ABC News reports that Rod Blagojevich has been found guilty on only one of 24 counts that he was charged with. “Jurors were unable to agree on the 23 others.” The single count on which the former governor was convicted was that of making false statements to the FBI about “a firewall between politics and government” and “that he does not track or want to know who contributes to him”. The jury had earlier indicated they were close to a verdict, but evidently only on the one count.
The Judge says he intends to declare a mistrial on the remaining counts. The Chicago Sun Times said that despite some disappointment at not getting an acquittal on some counts, the governor’s lawyers felt some justification.
“They said we were going to get steamrolled,” Blagojevich’s lawyer, Sam Adam Jr., said earlier today, referring to the length of jury deliberations and a possible stalemate in what many observers had predicted would be an open-and-shut case. “None of the pundits predicted this.”
Maybe because none of the pundits knew what was going on in the closed jury room, where rival and perhaps conflicting tendencies were at play.
Before the verdict was read, Rod Blagojevich sat looking at lawyers, alternately clasping his hands and drumming his fingers. His brother, Robert, leaned over to his wife, Julie, put his hands on hers and whispered something reassuring. She nodded. …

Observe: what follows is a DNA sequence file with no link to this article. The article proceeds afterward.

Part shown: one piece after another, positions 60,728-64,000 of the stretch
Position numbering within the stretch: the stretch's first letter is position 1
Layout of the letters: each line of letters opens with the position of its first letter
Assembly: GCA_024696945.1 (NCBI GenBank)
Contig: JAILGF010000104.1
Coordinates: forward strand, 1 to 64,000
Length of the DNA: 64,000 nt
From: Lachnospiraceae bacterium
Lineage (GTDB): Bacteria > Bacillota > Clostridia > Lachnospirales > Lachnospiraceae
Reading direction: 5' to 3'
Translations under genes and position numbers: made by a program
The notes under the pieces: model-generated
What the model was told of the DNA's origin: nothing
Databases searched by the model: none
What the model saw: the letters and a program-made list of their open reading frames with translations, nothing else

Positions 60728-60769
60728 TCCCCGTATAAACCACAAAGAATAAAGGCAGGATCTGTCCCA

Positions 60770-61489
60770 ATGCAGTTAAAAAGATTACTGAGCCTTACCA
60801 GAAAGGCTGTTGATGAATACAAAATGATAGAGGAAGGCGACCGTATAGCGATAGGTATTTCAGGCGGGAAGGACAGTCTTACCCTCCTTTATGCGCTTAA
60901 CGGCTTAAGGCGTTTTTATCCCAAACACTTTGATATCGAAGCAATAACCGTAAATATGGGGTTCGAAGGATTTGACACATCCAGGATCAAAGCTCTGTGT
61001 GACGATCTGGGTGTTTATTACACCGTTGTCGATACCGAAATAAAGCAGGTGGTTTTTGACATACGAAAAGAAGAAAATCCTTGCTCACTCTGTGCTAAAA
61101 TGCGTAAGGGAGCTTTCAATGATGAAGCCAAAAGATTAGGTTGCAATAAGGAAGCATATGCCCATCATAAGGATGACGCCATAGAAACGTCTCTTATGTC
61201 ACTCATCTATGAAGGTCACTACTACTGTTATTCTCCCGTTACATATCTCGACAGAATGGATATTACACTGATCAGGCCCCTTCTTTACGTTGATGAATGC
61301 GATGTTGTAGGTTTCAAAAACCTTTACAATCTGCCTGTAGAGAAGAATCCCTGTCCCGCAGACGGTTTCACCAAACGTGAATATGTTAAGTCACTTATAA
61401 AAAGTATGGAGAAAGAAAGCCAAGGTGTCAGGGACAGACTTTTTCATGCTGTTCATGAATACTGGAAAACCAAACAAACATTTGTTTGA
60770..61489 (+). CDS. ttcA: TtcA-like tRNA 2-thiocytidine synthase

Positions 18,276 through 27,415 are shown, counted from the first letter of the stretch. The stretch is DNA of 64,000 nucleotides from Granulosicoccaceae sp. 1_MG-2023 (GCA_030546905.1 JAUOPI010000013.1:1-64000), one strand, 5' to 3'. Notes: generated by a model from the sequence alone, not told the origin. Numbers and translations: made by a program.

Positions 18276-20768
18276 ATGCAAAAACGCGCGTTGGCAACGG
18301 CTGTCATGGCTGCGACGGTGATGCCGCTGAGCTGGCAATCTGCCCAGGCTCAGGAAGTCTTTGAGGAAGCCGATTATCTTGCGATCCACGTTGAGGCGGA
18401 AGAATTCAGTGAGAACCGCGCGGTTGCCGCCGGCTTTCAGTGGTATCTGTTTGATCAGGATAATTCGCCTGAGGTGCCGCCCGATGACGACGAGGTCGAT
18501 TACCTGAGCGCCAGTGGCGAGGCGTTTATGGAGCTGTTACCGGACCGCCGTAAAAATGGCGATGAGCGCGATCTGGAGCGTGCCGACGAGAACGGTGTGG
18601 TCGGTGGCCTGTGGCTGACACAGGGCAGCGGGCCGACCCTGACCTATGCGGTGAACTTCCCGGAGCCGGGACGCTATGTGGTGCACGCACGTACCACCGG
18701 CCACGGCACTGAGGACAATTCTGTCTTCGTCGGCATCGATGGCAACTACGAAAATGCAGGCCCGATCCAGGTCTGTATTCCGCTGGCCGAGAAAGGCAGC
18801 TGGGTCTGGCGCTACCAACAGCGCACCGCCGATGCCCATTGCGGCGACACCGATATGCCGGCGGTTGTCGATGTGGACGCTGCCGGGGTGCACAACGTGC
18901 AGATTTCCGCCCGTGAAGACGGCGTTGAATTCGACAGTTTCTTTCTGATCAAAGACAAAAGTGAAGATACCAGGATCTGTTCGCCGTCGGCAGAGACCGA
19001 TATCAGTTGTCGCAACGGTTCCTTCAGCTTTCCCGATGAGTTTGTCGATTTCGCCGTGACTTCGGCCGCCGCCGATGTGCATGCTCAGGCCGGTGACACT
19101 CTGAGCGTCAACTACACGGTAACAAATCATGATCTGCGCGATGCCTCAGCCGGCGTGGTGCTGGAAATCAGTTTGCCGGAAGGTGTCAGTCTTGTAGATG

Last week, the panel revealed they were at an impasse over all but just two counts in the indictment. At 14 days, their deliberations stretched for almost half the length of the entirety of the trial.
One of the major accusations leveled against the governor was that he tried to shake down the newly-elected Barack Obama by asking for a Presidential appointment in exchange for appointing Valerie Jarrett to the seat. What Obama said he would give in return was a thank-you card. The former governor’s lawyers laughed it off as part of politics. That wasn’t extortion, his lawyer said. Just Chicago style negotiation. “You start high and they come low”.
Politico says that as matters stand, the governor is only looking at a maximum of 5 years in jail, calling it a victory for a man who has been accused of extorting money from a children’s hospital and offering to help the Chicago Tribune sell the Cubs if they’d only fire the editorial board that had been critical of him.
Maybe in a town where surviving is winning the Governor’s greatest vindication wasn’t in terms of virtue but power. He went 15 rounds with the Feds and by implication, with Rahm and the President himself. He didn’t go down for the count. Now the Feds want a rematch. But it’s pointless in a way. Whoever wins it probably won’t be Justice.